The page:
La Catastrophe de la Martinique: fourteen
La Catastrophe de la Martinique
“They followed, one upon another in a furious push, these black waves. One upon another in thunder, making the sea recoil. Shards…swirling… A sloop is projected 150 meters and comes to kill at my side one of my foremen.
“I go to the shore. It is desolation without name. There, where an instant before had risen a prosperous factory, the fruit of a lifetime of labor, there is no more than a blanket of mud, black shroud for my son, my daughter-in-law, my people. This mud has chased the sea more than ten meters from the shore. The surf does not come back for two minutes. In this mudflow of the volcano, there are blocks of stone of all sizes. An officer saw one the next day, which must have weighed twenty-five tons.
“I returned to Saint-Pierre, and after to Fort-de-France, where I rejoined my wife and my daughters. I saw new mud flow from the mountain, new white smoke. I went back to Saint-Pierre. On the 6th, at three in the morning, the electric lighting was extinguished. The inhabitants, afraid, came out into the streets. It was shouted that by the river Roxelane, the mud would descend the mountain, and carry away the city as it had my factory. I believe the panic was due to negro thieves hoping to pillage abandoned houses.
“At 5:30 I saw come out of the crater a vertical column of smoke higher than ever, and which thickened at the summit, following the direction of the wind. The summit of the mountain was uncovered. The flanks were full of fumaroles as if there were hundreds of craters.
“The mountain worked on, in its smoke and noise. One felt an enormous effort, and it seemed that the earth was forcing out…”
[I have noted down the speeches of Dr. Guérin, and in all, there are none here but the expressions he used. This remark, moreover, I will make here once for all. In every interview I have transcribed in the course of this work, I’ve attached respect not only to the substance, but as much as possible to the form. And if sometimes the reader “blinks” at these expressions, these images, this rhetoric a little strong, I’ll thank him to attribute them not to me, but rather those from whom I got them! That said, let us return to the excellent Dr. Guérin.]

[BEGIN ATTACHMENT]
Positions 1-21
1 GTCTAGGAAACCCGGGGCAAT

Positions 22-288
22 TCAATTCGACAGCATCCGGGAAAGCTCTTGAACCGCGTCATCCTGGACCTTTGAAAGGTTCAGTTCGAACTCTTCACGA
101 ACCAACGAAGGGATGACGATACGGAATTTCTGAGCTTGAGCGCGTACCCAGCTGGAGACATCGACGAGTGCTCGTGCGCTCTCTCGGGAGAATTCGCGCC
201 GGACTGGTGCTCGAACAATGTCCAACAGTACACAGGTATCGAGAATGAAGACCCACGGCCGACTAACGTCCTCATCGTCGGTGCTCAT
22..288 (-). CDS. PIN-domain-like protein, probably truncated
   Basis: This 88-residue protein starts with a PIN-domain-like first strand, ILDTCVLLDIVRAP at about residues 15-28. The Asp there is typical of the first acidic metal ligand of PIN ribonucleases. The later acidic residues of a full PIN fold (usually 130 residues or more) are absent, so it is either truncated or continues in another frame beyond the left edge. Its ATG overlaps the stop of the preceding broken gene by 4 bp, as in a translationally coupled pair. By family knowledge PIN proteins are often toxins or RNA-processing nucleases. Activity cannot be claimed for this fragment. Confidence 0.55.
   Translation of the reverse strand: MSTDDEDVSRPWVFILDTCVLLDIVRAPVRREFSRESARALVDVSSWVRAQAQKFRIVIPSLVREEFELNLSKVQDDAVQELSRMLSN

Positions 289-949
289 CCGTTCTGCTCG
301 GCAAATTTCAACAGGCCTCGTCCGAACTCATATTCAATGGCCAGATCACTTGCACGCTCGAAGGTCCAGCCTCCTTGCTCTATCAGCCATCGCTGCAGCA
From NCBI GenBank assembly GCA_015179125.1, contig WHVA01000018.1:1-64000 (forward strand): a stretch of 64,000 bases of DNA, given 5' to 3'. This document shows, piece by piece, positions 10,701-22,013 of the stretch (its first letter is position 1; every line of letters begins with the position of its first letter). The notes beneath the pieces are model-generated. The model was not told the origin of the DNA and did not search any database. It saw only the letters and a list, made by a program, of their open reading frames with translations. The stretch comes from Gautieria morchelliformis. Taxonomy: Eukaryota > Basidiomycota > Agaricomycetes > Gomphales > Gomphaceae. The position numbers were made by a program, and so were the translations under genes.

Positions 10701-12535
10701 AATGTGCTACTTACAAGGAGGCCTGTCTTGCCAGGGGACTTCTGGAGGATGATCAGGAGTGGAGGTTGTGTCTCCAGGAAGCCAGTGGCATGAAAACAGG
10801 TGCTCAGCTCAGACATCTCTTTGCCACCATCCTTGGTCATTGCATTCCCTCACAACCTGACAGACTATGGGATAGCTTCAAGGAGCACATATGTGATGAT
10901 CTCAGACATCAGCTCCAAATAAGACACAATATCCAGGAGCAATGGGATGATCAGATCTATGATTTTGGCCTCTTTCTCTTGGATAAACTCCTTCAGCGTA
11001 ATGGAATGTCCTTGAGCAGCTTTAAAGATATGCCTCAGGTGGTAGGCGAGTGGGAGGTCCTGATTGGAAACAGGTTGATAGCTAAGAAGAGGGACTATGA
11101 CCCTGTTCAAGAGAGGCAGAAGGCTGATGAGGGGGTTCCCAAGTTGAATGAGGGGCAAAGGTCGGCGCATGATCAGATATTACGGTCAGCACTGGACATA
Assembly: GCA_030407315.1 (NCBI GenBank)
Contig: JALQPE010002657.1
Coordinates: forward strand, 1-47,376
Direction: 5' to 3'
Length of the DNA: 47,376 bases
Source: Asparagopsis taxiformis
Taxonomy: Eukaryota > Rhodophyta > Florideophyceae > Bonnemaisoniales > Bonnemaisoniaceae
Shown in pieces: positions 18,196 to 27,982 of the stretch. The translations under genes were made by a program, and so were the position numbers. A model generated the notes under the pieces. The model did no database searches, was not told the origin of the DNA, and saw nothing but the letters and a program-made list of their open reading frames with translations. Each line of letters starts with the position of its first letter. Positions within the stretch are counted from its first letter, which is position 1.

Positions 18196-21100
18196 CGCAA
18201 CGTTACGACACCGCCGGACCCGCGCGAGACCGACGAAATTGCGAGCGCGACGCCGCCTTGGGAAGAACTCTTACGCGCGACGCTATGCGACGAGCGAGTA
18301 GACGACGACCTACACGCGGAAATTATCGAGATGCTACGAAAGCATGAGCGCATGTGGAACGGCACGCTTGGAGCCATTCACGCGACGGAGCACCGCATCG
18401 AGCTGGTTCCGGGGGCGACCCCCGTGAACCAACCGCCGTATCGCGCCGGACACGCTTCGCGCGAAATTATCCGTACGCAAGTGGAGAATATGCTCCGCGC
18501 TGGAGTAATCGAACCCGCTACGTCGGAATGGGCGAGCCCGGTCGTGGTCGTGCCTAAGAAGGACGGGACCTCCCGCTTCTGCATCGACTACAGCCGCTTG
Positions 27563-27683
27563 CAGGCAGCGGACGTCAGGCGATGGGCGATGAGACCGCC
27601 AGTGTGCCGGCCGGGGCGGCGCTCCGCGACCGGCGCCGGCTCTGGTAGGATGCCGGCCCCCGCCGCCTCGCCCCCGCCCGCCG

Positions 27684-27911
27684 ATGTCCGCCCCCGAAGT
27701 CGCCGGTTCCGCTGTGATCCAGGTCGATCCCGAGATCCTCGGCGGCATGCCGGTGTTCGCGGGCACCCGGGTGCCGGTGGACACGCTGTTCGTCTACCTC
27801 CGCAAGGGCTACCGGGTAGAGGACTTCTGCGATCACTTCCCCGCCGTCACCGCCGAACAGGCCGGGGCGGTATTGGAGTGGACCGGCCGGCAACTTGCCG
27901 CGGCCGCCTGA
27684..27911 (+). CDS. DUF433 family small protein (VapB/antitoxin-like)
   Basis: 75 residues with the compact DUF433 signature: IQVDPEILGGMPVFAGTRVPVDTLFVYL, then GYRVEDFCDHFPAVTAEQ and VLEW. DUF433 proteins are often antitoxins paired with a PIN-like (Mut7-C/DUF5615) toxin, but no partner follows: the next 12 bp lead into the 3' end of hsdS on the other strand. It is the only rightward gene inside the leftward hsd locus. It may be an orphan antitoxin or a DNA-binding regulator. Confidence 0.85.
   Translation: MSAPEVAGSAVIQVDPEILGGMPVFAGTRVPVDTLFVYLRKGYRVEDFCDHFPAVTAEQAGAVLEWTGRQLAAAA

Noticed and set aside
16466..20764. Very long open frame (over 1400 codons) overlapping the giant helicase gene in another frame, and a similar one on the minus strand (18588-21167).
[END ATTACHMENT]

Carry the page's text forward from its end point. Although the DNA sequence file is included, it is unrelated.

“Afraid, I would not stay in the city. And before I left, I saw a few friends, who accompanied me to the boat. I said to them in parting:
‘Your city is not habitable. Evil will come to you…’ And, in fact, how could one call habitable, and live in a city where there’d been, when I left on the 6th, something near five centimeters of ash on the streets…? The elections, without doubt. The elections they would pursue under the menace of the volcano. Three hours after my factory was carried away, when the emotion wrought in all the quarter of the Mouillage by the tidal wave had not yet calmed, they placarded the walls with election posters.
“Ah! Monsieur,” went on the good doctor, “there are things that should be brought to light. Who knows, who will ever know, if the election was not the cause of keeping the population at Saint-Pierre? They tell you, I am not ignorant of it…they affirm to you, that the people of Saint-Pierre believed themselves in no danger; that the estimation, to the contrary, was of far greater safety in their city than in Fort-de-France. But other people saw the danger. I could see it. On the morning of the 6th, I declared to my friends the city was uninhabitable. Why do others who see, others who know, others whose words have the chance of being heeded, why will they not speak of this? Politics, monsieur, elections.”
I asked Dr. Guérin if he had observed the phenomenon of the 8th. No. What he’d thought then, of what he could hear at Fort-de-France? He believed in a destruction by crushing, following the electrical discharges that reproduced themselves in the mass of flaming gas.
If he had not seen the phenomenon of the 8th, he had by contrast seen very well, he told me, that of the 20th which caused such a powerful panic in Fort-de-France. And for its description, I take his word:
“On the 20th, at Fort-de-France, at five in the morning, I heard a low growling, saw frequent lightning in the direction of the north. Then, cries in the street. Women, screaming out that the flame of the mountain was falling on Fort-de-France.
La Catastrophe de la Martinique
(Jean Hess, La Catastrophe de la Martinique, 1902; translation, Stephanie Foster, 2018)